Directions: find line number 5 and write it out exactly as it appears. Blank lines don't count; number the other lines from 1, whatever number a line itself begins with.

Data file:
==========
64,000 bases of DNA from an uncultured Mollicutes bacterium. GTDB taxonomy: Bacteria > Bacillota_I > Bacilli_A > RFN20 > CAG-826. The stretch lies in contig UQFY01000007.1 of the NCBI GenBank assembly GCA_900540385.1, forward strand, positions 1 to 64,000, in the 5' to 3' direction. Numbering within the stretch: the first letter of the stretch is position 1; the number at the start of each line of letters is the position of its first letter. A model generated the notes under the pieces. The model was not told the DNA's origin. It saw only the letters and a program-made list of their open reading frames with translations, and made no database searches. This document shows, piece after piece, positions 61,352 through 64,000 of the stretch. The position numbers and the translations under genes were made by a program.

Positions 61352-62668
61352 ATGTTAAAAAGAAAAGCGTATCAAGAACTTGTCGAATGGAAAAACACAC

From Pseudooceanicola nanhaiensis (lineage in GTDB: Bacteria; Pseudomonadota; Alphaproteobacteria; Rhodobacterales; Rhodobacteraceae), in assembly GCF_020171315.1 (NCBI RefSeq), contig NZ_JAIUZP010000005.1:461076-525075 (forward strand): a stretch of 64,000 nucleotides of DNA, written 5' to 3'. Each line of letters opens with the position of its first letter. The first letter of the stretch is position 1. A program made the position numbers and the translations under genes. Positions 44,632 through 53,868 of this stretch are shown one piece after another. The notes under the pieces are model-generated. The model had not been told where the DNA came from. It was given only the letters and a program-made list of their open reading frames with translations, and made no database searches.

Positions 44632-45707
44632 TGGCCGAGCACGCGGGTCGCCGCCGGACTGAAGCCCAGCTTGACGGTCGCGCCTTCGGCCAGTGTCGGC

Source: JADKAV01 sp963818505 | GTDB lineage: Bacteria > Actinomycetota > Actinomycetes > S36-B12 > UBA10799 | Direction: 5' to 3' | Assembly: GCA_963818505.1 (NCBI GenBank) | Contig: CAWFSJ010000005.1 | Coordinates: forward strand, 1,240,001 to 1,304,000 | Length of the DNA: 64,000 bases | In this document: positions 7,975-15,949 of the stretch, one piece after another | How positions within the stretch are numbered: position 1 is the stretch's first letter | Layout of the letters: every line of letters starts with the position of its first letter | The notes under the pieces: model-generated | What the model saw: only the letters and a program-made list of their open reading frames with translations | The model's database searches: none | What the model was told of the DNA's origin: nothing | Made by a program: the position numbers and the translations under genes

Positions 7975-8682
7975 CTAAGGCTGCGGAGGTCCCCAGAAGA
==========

Positions 44632-45707